So what the flip does this have to do with our physical and metaphysical selves? Well, let’s pretend for a minute that all minds since the dawn of time reside in a single repository out in some unseeable dimension. Think of it as a godly hash table if you will. These minds have properties such as personalities, thoughts, and feelings (which in themselves would be their own objects), but also constructors that are used to create the mind, as well as methods that let them interact with other minds. When the minds are created, they are assigned a body, or reference if you will. And we can interact with other minds safely thru our bodies.

Now comes the fun part; understanding how this can work. Let’s look at identical twins. Indeed they look like the same person, but truly their minds are different. They are copies of each other. However, we’ve all heard stories about twins liking the same things, thinking the same thoughts, even sensing each other's pain! What if their bodies weren’t pointing to different minds, but to the same one? One mind, two bodies. One object, two references. Now of course we know this isn’t the case because the twin’s bodies can act independently of each other, but if the properties of the mind were made up of other objects, such as thoughts, feelings, pain, experiences, why couldn’t there be references to those properties, and not new ones? Think of it in our ball analogy. A property of the ball is mass. Mass is indeed it's own object made up of all kinds of fun still like the base unit for mass. Let call that a kilogram. If for whatever reason wesuddenly define a kilogram to be something other than what it is today, we would want the ball's mass to follow suit. The ball's mass wouldn't still be the old mass, but would be the newly defined mass automatically. Hence, the ball's mass is a reference to mass, and not a copy of it.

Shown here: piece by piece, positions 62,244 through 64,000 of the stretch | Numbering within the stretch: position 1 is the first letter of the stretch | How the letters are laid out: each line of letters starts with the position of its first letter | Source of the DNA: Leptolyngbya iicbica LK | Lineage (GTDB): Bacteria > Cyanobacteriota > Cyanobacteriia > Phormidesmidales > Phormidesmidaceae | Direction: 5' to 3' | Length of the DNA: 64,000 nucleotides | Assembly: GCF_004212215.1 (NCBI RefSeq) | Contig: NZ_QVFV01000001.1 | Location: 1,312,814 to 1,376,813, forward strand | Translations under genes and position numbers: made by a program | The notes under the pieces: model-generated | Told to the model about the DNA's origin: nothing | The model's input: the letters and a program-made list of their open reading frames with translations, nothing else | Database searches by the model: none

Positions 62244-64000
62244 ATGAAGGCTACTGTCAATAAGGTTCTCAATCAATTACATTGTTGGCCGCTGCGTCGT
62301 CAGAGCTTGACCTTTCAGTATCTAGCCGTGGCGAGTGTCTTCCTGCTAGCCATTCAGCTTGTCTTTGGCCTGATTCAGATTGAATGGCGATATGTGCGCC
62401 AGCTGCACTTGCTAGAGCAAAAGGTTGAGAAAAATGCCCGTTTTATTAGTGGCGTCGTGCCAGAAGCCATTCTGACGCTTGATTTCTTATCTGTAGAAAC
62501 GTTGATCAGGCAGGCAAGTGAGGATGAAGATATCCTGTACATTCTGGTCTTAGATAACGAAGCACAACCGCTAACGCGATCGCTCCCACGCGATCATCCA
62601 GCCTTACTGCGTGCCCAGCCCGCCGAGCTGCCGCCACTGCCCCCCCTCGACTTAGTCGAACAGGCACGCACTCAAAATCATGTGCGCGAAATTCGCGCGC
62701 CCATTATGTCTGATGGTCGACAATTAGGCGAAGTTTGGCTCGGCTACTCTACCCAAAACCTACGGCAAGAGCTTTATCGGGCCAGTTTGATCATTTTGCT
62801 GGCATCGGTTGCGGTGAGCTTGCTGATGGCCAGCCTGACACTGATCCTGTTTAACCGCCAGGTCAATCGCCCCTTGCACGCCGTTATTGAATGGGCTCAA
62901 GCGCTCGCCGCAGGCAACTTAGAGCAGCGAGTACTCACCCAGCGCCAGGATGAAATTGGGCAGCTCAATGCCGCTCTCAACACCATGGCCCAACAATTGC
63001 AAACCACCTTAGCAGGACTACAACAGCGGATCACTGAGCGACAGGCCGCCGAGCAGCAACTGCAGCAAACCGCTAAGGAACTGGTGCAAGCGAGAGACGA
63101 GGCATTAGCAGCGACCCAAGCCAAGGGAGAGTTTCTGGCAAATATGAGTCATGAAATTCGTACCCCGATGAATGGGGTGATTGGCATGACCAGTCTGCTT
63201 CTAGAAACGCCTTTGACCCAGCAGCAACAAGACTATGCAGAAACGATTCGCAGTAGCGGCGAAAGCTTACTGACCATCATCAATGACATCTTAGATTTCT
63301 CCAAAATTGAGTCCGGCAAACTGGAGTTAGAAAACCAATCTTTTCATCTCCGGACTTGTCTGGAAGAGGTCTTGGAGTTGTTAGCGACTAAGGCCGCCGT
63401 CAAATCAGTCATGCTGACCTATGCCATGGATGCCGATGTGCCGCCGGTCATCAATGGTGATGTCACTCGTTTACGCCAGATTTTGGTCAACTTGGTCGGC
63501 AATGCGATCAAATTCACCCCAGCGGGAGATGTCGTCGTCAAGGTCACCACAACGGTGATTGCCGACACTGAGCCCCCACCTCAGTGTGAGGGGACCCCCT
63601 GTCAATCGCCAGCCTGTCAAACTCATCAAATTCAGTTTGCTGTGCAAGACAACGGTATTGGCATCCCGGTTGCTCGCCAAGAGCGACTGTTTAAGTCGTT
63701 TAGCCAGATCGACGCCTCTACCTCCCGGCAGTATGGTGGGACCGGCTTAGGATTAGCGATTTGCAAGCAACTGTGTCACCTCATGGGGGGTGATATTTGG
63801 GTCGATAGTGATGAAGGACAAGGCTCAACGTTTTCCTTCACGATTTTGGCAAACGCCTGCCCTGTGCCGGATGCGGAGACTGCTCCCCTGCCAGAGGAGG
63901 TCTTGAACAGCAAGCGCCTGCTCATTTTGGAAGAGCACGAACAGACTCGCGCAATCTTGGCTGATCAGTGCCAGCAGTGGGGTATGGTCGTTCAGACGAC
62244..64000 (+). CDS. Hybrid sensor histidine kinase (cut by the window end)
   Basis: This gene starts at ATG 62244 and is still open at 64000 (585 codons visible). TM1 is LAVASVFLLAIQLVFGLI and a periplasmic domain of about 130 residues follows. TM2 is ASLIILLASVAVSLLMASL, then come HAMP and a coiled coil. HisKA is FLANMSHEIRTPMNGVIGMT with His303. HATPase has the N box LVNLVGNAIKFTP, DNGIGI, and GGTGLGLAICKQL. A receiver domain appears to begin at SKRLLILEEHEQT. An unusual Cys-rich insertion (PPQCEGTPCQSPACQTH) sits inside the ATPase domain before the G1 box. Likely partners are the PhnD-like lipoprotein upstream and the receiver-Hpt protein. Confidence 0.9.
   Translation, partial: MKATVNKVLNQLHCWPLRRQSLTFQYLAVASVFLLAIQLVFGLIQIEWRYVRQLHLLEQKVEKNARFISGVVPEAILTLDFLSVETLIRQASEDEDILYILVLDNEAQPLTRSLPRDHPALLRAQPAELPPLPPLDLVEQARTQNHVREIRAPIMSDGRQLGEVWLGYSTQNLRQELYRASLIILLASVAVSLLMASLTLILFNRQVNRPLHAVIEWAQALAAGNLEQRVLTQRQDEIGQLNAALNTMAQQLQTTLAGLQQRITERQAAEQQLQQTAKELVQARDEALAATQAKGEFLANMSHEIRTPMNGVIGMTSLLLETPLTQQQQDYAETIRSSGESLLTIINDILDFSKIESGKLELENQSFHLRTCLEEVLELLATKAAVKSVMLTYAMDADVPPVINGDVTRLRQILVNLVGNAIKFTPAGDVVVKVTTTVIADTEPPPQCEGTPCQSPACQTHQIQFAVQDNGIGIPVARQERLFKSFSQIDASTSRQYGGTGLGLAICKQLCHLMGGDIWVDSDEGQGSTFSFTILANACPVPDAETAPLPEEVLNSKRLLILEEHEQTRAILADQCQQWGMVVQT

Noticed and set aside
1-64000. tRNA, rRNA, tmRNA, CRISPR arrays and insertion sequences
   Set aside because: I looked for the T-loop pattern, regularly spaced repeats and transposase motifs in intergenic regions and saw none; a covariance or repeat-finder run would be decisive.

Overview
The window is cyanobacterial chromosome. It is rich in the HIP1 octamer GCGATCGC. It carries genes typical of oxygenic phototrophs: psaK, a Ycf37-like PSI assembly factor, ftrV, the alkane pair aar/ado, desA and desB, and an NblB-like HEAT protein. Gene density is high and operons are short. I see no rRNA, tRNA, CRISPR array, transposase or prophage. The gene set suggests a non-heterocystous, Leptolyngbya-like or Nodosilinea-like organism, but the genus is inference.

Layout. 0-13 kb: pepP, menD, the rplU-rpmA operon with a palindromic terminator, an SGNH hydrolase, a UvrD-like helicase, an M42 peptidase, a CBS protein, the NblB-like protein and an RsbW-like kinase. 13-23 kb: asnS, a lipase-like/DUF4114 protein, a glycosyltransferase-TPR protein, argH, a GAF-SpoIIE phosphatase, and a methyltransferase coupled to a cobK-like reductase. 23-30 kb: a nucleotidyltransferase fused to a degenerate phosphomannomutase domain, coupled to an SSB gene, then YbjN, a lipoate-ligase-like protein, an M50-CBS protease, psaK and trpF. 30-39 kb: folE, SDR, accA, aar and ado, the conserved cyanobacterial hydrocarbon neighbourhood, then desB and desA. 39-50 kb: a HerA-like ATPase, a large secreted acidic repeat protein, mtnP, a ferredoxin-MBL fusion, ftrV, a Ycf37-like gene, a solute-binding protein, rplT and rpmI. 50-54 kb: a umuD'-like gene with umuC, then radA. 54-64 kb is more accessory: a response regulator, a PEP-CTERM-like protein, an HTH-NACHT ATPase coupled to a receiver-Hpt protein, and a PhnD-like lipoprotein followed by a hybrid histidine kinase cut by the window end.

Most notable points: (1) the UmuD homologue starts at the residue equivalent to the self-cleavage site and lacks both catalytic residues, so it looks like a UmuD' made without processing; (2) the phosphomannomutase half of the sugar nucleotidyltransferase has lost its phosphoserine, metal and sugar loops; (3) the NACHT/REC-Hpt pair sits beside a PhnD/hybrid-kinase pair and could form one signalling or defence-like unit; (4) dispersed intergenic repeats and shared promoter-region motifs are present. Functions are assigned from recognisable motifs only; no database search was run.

If the world does indeed exist in this fashion, it makes perfect sense. Let’s take a look at love. People say than when we love another, we take that person with us wherever we go (not in the physical sense of course). They become a part of us in a sense. What if love creates references to the other minds or parts of minds? This would explain why we can know what the other person is thinking, or feeling without having to ask. It truly is a direct connection. Psychics may be gaining access to this mind repository in an unsafe manner, or hacking into it. This is how they would know what they know (assuming they aren’t just darn good observers) without actually interacting with anyone.

I could probably write a book on this whole matter, but I’ll leave you with one more thought. In programming when we are done with our variables, or references that access the objects, we destroy them. However, the object itself doesn’t get destroyed until the Garbage Collector comes around and re-allocates the memory, at which time the object is completely disposed of. When programming, we typically don’t control the Garbage Collector; it does what it does, when it needs to do it.

Tuesday, November 04, 2008

Boy it's a pretty exciting day isn't it? I compare the feeling I have right now to that which I have on Christmas Eve. My anxiety can hardly be contained thanks to the surprises that awaits just a few hours away. Why am I feeling this way? Well it's election day obviously and here's my analogy for it all. It's like you've just gotten out of Contestant's Row on The Price is Right and Bob Barker (yeah I know the current host is Drew Carry but let's face it, we all liked Bob better [sorry Drew]) is staring you right in the eye with his goofy little pervert smile. You also know the last two contestants got somewhat crappy prizes (a hot tub and a pair of watches respectfully), so you absolutely know the next words out of Bob's mouth are, "And you could win that!" And then Ron Roddy screams, "A NEW CAR!!" There's nothing left to do but jump up and down like 6 foot tall man playing Slam Ball screaming you lungs out. No matter who the victor is, come tomorrow morning our country will be facing one heck of an exciting and brand spankin' road ahead. How can you not be excited?